• 51. a young woman with autosomal dominant osteopetrosis.----sclerosis and widening of the diploic space . The spine images show the classic sandwich vertebrae sign (the rugger jersey spine). The femur demonstrates increased sclerosis and an Erlenmeyer flask deformity.
  • 52.  One of the classical appearances of autosomal dominant osteopetrosis is the "bone within a bone" appearance .
  • 53. Inner layer of cortical new bone within the existing bone.
  • 54. Case 1 : Foot
  • 55. Osteopetrosis_____note inset of an earlier vertebral body Rugger jersey appearance
  • 56. Osteopetrosis_____note inset of an earlier vertebral body Rugger jersey appearance
  • 57. classic sandwich vertebrae of osteopetrosis (red arrows) thickening and sclerosis of the vertebral endplates, and of the bone adjacent to the endplates.
  • 58.  The tubular bones  may have an  Erlenmeyer flask type deformity.
  • 59.  An Erlenmeyer flask deformity refers to a radiographic appearance typically on a femoral radiograph where there is relative constriction of the diaphysis and flaring of the metaphysis.
  • 60. Erlenmeyer flasks
  • 61. Erlenmeyer flask deformity
  • 62. Erlenmeyer flask deformity
  • 63. Erlenmeyer flask deformity
  • 64. Erlenmeyer flask deformity
  • 65. Dense sclerotic bones with fracture
  • 66. Dense sclerotic bones with fracture
  • 67. OSTEOPETROSIS Complications:  Fractures (common because of brittle bones) with abundant callus + normal healing  Crowding of marrow ( anemia + extramedullary hematopoiesis)  Frequently terminates in acute leukemia  Rx: bone marrow transplant
  • 68.  DDx: Heavy metal poisoning  Melorheostosis (limited to one extremity)  Hypervitaminosis D  Pyknodysostosis  Fibrous dysplasia of skull / face 
  • 69. MELORHEOSTOSIS LERI’S DISEASE, FLOWING PERIOSTEAL HYPEROSTOSIS
  • 70. also known as Leri disease is a rare sclerosing bone dysplasia.
  • 71. The name is derived from the Greek words for  melos (limb),  rhein (flow)and  ostos (bone), due to its characteristic appearance of flowing hyperostosis.
  • 72. General Considerations  non-hereditary,  benign,  sclerosing mesodermal disease  with an incidence of 0.9 cases per million.
  • 73.  General Considerations  Cause is unknown  Produces thickening of the endosteum and periosteum  Peak age of presentation is 5-20 years
  • 74.  May be monostotic or polyostotic  May involve one entire limb  Usually does not involve multiple limbs  Twice as common in lower extremities than elsewhere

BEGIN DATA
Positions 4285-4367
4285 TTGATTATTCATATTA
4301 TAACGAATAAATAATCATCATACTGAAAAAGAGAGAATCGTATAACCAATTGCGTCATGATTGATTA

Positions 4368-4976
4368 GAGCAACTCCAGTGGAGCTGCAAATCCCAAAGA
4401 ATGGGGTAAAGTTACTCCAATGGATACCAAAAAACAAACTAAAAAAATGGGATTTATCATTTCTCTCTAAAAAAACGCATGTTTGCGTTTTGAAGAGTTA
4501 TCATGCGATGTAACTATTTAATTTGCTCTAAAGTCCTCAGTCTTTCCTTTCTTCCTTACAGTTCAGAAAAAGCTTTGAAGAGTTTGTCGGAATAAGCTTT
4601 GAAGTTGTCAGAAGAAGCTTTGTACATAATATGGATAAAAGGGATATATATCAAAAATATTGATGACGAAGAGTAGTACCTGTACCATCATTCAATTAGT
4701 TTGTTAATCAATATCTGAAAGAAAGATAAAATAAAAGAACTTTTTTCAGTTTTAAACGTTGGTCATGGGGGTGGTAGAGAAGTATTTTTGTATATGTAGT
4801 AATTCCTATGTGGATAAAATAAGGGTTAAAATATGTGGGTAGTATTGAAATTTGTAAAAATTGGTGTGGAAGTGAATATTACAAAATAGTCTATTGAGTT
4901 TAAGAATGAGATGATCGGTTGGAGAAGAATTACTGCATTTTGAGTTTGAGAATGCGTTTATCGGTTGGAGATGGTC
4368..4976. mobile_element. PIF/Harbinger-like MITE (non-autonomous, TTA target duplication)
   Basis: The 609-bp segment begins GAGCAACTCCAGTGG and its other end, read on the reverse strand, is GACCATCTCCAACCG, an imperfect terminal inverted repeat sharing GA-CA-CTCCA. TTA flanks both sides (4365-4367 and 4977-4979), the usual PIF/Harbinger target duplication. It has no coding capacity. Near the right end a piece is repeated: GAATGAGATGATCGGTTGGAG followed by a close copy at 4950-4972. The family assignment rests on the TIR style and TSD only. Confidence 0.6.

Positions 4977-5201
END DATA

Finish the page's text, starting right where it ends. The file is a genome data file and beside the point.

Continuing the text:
• 75.  Clinical Findings  About 50% affected develop symptoms by age 20  Adults present with  Pain  Joint stiffness  Deformity that may progress over time  Children may present with  Leg length discrepancies  Joint contractures
  • 76. • predominantly affects the appendicular skeleton • is most common in the long bones of the upper and lower extremities, • can be seen in the hands and feet as well • It may affect a single bone (monostotic), a single limb (monomelic), or multiple bones (polyostotic).
  • 77. Photographs showing the swelling in the ring finger. A 16 year old female--- a 4 year history of progressively increasing swelling and intermittent dull ache in the ring finger of the right hand. no similar swelling in any other part of her body. no history of paraesthesia or restriction of movement. There were no similar complaints in the family
  • 78. A.P. and lateral Radiographs showing candle wax appearance in the proximal phalanx of ring finger Computed tomography of hand cortical hyperostosis with thickening resembling candle wax.
  • 79. Radiographic features Plain film Five patterns have been described 1.  Classic(Candle-wax appearance)  osteoma - like  myositis ossificans - like  osteopathia striata - like  mixed
  • 80. The dripping (or flowing) candle wax sign  is seen on conventional radiographs depicting bone. The appearance is that of irregular cortical hyperostosis, typically occurring on one side of the involved bone, and has been likened to melted wax flowing down one side of a candle.
  • 81.  Radiographically, the lesions show undulating cortical hyperostosis which has been likened to flowing candle wax.
  • 82.  The dripping candle wax sign  developmental error ---in intramembranous bone formation.  leads to an irregular thickening of cortical bone (cortical hyperostosis) that extends up to (but usually not past) the articular surface.
  • 83.  Pathologically— both overproduction of bone matrix and increased angiogenesis.  The DISTRIBUTION OF AFFECTED BONE is thought to be due to the predilection of melorheostosis to occur in sclerotomes (skeletal regions innervated by a single spinal sensory nerve).
  • 84.  Classical appearances of melorheostosis
  • 85. Classical appearances of melorheostosis involving the right fibula and lateral side of the foot. AP radiograph ; dense cortical and extra-cortical bone formation (white arrows) along the length of the distal fibula to the lateral malleolus with associated hyperostosis in the lateral hind foot bones (black arrows).